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Exclusive – High Turnout among Christians in Egypt Constitutional Referendum

Exclusive – High Turnout among Christians in Egypt Constitutional Referendum

Tuesday, 23 April, 2019 - 06:15
Egypt's Coptic Orthodox Pope Tawadros II casting his ballot paper during the vote on a constitutional reform in Cairo. (EPA)
Cairo - Walid Abul Rahman

As she gripped her cane, Marianne insisted on heading to the polling station in eastern Cairo to vote in the country’s constitutional referendum. Even though the ballot box was located on a higher floor, the sexagenarian insisted on climbing up the stairs, with the help of her son, to cast her vote.

“No matter the hardship, I just had to vote. I have taken part in all previous elections. This referendum is very necessary,” she told Asharq Al-Awsat.

The example of this Coptic woman was one of many across Egypt that witnessed a heavy turnout by Christians in the three-day referendum on constitutional amendments.

“Even though we were celebrating Palm Sunday, everyone was determined to vote because this is a national duty,” stressed Marianne.

Indeed, many Christians posted photos of themselves on social media carrying a palm fronds and heading to the polling stations soon after celebrating Palm Sunday at church.

Pope Tawadros II of the Coptic Orthodox Church of Alexandria cast his vote Saturday on the first day of the referendum. He had previously urged the people to practice their constitutional right to vote and express their views.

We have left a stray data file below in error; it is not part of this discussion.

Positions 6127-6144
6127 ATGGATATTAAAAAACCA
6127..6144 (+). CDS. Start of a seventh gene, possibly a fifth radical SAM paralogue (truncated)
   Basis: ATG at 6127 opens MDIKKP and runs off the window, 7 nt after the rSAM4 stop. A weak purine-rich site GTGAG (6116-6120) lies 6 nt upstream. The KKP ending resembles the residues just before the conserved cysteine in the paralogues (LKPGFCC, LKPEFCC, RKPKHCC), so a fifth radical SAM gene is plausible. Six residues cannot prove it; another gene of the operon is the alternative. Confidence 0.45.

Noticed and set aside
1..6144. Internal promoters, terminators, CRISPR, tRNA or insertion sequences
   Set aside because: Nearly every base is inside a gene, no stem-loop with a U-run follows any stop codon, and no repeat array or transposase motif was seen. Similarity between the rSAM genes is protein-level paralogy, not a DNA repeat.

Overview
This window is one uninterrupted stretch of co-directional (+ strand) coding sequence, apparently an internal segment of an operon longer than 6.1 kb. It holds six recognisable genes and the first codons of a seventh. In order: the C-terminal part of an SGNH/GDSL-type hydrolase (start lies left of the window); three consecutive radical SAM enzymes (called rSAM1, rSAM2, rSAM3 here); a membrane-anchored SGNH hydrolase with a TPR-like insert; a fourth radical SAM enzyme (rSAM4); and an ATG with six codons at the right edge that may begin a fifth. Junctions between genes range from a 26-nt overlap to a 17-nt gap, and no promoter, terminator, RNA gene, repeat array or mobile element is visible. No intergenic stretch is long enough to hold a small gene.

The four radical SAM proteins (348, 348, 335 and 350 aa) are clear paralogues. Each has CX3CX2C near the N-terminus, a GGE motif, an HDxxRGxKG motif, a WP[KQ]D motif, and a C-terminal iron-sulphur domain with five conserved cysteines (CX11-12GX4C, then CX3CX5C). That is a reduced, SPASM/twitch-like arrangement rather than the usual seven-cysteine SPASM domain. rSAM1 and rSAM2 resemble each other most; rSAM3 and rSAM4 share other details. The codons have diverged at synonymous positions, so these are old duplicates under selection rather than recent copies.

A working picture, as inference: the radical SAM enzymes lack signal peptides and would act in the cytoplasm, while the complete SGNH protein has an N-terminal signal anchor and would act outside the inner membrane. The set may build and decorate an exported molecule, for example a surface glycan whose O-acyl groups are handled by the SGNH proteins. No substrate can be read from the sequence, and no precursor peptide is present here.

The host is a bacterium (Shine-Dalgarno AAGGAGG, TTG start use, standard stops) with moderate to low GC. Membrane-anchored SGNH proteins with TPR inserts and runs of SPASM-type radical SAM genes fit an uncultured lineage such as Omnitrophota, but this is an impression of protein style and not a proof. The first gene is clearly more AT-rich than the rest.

Eastern denomination Christians celebrated Palm Sunday on April 21 by heading to churches, which were heavily guarded by security forces against any potential threat in wake of terror attacks that had targeted these places of worship in recent years. People were prohibited from parking their cars in the vicinity of churches and a security source told Asharq Al-Awsat that only pedestrians could access the surrounding areas.

In April 2017, 45 people were killed in twin bombings that targeted Palm Sunday worshipers at two churches in the northern cities of Alexandria and Tanta. The ISIS group claimed responsibility for the attacks.

In December 2018, President Abdul Fattah al-Sisi celebrated Christmas mass at a cathedral in eastern Cairo in a show of solidarity with the country’s Christian community. He has attended Christmas mass every year since his election in 2014.

Another citizen, Majed Fakhry came along with his family to cast his vote at a station in Mataria in the northern region of Greater Cairo. He told Asharq Al-Awsat that voting on the constitutional amendments “opens new horizons for a better future for Egypt. It ends all lies that had recently emerged over the Copts in Egypt.”

Egypt has rejected claims by American congressmen that the rights of Copts were being violated in the country. Official figures revealed that Christians make up 10 to 15 percent of the population. Pope Tawadros had previously declared that any attempt to “sabotage the strong bond that ties us with Muslims will fail.”

Egyptians started voting over the weekend in a three-day referendum on constitutional changes that could allow Sisi to stay in office until 2030.

If approved, the amendments would extend Sisi’s current term to six years from four and allow him to run again for a third six-year term in 2024. They would also grant the president new powers over the appointment of judicial officials, bolster the role of the military and create an upper parliamentary chamber.

The referendum also proposes other changes to the five-year-old constitution, among them the creation of a second parliamentary chamber and a quota ensuring at least 25 percent of lawmakers are women.

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